$1.3 million for 6 miles of top-tier trails: The newest county park in Washington is only open to mountain bikers

"These trails have saved my life." Through a rare private-to-public land swap, the residents at Tehaleh have access to an incredible bike-only trail system.
 Mountain bike jump at Tehaleh
Photo: Vivika Stamolis

An innovative mountain bike-only trail system is opening in a neighborhood in the underserved South Sound region outside of Tacoma, Washington. The Evergreen MTB Alliance has been hard at work building new trails all across the state for decades, but the story behind the new Trek at Tehaleh trail system is way outside the norm.

The tract of land that has become the Trek at Tehaleh trail system (no relation to the bike brand) has long seen historic mountain bike use on a network of social trails, but those trails were located on private land. The area is currently being developed into a planned residential community known as “Tehaleh” that, when fully built out, will have nearly 10,000 homes.

But this is Washington, and any forward-thinking land developer needs to create a community that will attract and retain residents. Tehaleh is already home to attractive amenities like hiking trails, dog parks, pocket parks, greenway paths, and more. The community includes about 1,800 acres of open space, with at least 15 parks. But building a bike-only trail system was a big step further.

The idea of turning this tract of land into a mountain bike trail system was conceived by Morgan Irwin, Washington State Representative for Pierce County, who was able to earmark $300,000 of park impact fees from the state budget to go toward the park development.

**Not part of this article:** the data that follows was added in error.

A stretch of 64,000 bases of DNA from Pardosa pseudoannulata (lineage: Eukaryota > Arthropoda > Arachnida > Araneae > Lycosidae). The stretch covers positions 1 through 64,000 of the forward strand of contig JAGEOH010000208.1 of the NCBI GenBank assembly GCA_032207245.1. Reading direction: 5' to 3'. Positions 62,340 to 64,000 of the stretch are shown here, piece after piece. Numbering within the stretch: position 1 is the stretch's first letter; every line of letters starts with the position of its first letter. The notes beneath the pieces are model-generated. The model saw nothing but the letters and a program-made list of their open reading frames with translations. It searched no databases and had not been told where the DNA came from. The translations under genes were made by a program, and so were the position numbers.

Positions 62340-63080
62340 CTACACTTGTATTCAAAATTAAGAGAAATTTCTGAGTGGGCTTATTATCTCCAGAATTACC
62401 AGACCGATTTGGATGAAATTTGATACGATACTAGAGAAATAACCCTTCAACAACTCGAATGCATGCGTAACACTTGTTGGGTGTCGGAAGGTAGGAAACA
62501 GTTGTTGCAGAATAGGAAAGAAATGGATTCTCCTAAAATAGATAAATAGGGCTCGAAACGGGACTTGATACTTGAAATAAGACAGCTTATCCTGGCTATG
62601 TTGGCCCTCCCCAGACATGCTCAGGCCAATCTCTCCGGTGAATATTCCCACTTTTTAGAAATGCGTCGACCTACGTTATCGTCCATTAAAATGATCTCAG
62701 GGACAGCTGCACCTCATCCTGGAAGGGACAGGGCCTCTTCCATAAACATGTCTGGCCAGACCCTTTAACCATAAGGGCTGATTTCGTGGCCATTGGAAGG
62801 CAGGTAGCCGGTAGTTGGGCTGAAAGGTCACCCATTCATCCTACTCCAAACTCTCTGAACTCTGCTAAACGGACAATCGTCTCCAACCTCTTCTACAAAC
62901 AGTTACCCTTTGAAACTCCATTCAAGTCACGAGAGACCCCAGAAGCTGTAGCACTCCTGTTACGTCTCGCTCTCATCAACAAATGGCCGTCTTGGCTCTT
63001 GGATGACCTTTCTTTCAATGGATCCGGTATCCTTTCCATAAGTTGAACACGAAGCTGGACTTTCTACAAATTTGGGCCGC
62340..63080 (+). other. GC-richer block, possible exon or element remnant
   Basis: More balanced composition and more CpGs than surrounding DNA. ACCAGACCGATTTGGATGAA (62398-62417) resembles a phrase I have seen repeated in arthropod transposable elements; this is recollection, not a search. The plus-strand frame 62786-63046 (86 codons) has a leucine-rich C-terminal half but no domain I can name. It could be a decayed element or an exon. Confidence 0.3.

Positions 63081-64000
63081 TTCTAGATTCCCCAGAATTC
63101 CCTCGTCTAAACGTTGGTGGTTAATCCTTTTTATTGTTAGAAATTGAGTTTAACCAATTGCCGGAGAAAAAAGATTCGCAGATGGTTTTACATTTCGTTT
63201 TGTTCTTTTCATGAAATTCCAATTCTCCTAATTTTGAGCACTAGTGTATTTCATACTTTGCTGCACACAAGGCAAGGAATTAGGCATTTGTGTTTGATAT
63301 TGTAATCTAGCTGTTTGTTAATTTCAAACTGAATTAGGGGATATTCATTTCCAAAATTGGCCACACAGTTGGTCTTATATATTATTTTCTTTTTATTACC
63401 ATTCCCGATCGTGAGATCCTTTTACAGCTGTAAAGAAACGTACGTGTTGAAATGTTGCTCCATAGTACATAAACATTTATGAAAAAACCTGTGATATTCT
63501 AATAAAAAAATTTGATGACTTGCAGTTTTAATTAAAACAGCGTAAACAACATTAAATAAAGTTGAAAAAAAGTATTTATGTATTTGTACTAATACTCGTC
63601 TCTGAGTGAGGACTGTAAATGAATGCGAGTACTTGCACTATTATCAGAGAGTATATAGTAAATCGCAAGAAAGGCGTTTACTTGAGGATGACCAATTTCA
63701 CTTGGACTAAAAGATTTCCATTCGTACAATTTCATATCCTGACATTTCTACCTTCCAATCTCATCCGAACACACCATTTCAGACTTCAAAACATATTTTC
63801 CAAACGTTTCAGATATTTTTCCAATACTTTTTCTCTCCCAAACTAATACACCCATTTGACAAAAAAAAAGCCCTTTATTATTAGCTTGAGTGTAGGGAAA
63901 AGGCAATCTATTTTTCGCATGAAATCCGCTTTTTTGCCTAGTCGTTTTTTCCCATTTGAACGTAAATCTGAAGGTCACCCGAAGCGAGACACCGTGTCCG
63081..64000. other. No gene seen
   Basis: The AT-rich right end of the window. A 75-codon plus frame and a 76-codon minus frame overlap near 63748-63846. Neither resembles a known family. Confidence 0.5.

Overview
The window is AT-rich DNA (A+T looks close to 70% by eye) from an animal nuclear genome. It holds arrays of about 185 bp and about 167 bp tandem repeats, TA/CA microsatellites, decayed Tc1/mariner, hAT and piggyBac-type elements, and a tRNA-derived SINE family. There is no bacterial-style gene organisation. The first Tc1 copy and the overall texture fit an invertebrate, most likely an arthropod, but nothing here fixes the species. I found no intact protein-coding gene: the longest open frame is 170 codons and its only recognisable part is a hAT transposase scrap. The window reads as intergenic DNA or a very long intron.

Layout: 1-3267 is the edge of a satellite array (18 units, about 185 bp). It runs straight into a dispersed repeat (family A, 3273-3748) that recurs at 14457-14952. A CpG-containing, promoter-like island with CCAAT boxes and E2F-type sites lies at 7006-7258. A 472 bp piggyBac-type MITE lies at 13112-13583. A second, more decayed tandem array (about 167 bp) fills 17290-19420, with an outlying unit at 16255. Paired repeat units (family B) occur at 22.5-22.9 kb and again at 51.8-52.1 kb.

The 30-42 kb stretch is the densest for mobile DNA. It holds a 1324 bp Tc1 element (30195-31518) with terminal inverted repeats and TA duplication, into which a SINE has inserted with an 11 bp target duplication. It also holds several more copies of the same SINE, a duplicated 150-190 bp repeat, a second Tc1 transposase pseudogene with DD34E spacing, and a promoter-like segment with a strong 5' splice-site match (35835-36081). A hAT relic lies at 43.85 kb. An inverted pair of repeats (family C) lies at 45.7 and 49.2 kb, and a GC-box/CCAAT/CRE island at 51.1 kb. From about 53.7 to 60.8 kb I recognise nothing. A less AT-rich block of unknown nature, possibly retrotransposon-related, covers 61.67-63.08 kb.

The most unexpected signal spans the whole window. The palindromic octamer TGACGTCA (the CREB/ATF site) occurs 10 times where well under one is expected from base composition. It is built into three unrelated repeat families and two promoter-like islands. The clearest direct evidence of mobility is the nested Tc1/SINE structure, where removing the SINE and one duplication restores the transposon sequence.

Park impact fees are collected by the local government whenever a new house is built to fund the construction and maintenance of open space infrastructure that the residents can use. At the time of this writing, the park impact fee is $3,000 per home built in Pierce County, so roughly $30 million will be collected in fees from the Tehaleh development.

Easy trails at Tehaleh
Photo: Henri Halle

A rare private-to-public land transfer

That $300k was just the beginning. The most challenging aspect of the project was a private-to-public land transfer of this 230-acre parcel, because in order to receive the state funds, the park has to be publicly owned. The land was originally owned by the developer, so in order to fund the project and transfer the land, they had to get creative.

Evergreen MTB Alliance was contracted to design and build the mountain bike trails in the park, and they acted as an intermediary between all the various public and private entities in this complicated project.

“The developer engaged us in the design and then the construction of the project and paid us, so our construction crew and our not-for-profit was paid for the work that we did,” said Yvonne Kraus, Executive Director of Evergreen MTB Alliance. “We provided volunteer match resources, [and] we had some match funding. But the state couldn’t issue the funds out of that earmark budget until the property was back in public hands. So the upfront investment and the risk was fully held by the developer. They’ve been paying us, and our portion of the project cost was just over $300,000.

“We worked on a maintenance and operating agreement with the county. So that contract was established, then the county had to do the land transfer, and then negotiations with the developer, to officially bring that part of the property into public hands. So it’s now officially a Pierce County Park.

“This week, we signed a contract with the Department of Commerce, and they’re going to issue the funds to us, which we then pay back to the developer, because the developer paid for the whole thing up front. So the commitment from all the parties to believe in that process, trust each other, understand that all this legal work was necessary, the negotiations, the planning, was quite incredible. And not something we’ve experienced before,” said Kraus.

MTB drop zone
Photo: Vivika Stamolis